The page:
This was a fortnight in which Westminster was completely out of most people's minds, yet winners and losers have emerged.
Boris Johnson is on the up. He made sure he led from the front as the capital shone and is riding the crest of a wave, aided by the willingness of the press to build him up as a potential challenger to David Cameron.
But the immediate political legacy from the Games of Johnson's old Etonian rival is mixed at best.
The awkwardness of a staged photo in front of the TV can be waved away as a Number 10 media adviser taking their eye off the ball at a time of national celebration. More worrying is the way the Prime Minister got the tone so wrong for what ought to have been a simple announcement on supporting school sport, one of the brief moments when politics penetrated people's consciousness during the Games.
On one level, anything any politician said or did was eclipsed by the wonderful moments our sporting heroes created. But Cameron's off-key attack on the 'prizes for all' culture of school sport matters, for two reasons.
Firstly, the nation is genuine about wanting to harness the spirit Britain has shown in bucketloads through the Games to generate lasting change. That places a responsibility on the shoulders of those who have the opportunity to shape it; leaders who do not get the mood of the nation will be judged harshly.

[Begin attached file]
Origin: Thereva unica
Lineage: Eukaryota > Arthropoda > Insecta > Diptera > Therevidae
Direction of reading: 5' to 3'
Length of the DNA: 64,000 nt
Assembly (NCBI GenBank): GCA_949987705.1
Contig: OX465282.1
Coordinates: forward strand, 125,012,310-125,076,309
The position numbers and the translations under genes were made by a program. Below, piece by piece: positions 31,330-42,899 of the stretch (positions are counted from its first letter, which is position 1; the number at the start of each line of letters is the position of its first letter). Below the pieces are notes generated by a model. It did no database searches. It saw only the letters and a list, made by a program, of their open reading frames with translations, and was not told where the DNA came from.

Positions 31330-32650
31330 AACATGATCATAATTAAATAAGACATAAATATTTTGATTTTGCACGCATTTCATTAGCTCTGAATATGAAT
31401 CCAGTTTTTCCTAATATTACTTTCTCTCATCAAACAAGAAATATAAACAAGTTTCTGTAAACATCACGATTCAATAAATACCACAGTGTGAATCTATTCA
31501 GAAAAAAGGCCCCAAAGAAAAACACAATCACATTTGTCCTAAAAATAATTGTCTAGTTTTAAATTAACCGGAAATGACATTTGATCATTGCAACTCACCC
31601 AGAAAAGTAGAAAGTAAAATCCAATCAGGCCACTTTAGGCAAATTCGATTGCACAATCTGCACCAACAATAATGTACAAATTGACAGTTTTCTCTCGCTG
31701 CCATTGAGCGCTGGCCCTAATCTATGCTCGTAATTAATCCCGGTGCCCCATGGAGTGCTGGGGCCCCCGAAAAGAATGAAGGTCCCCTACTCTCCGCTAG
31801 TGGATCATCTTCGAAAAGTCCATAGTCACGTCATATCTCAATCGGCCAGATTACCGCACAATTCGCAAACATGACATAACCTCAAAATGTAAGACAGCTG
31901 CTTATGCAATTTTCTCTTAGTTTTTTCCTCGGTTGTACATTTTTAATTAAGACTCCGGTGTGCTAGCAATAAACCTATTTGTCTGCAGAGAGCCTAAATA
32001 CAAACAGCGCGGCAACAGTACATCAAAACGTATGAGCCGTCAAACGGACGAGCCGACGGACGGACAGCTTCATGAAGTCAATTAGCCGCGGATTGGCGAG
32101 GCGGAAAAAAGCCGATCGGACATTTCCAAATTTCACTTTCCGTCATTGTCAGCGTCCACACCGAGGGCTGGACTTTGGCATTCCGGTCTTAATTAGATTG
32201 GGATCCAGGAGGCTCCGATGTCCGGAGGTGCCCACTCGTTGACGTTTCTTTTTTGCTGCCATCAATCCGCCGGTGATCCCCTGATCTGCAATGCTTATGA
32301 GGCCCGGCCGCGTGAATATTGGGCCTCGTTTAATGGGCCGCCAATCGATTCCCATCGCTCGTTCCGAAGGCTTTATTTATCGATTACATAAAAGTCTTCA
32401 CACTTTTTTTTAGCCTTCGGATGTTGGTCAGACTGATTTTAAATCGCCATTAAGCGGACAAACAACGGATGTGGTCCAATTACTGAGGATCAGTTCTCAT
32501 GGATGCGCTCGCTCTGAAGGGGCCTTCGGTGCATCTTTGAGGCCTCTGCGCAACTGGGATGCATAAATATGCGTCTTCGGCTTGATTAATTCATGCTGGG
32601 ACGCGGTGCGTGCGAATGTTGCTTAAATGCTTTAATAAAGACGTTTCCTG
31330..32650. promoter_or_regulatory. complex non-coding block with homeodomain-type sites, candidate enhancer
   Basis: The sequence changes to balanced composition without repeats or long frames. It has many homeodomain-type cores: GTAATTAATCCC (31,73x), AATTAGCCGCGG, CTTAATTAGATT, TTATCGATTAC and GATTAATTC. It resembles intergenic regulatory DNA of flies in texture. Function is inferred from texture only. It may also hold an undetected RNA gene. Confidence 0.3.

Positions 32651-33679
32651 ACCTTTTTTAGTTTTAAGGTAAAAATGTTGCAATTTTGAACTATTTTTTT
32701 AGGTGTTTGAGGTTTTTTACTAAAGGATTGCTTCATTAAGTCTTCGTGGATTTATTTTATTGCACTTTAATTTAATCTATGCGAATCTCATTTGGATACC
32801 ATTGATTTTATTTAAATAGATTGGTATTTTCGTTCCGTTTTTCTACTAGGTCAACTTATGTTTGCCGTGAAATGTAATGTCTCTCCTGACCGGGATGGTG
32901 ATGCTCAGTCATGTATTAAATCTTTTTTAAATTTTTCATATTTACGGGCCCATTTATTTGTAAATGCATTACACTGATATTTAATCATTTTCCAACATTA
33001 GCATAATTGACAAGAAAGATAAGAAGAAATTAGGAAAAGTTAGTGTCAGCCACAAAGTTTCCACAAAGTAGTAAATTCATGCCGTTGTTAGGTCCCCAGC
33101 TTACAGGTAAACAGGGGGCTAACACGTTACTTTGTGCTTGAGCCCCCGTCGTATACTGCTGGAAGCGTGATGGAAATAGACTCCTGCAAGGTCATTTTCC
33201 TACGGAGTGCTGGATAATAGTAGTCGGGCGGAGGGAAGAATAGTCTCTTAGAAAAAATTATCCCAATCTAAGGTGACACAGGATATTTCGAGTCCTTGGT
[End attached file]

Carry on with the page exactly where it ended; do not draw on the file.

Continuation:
Secondly, the level of scrutiny on the PM from both a sceptical public and his own disgruntled side means he cannot afford to screw up interventions.
Cameron will go into the autumn conference season less secure than at any point since those early, fleeting, days when it looked like Gordon Brown was going to have him for breakfast after taking the reins from Tony Blair.
At a time when blood is pumping through the veins of a country re-energised by its Olympic success, the PM must show he can get his finger back on the pulse.
John Woodcock is Labour MP for Barrow and Furness, and a former spokesman for ex-prime minister Gordon Brown.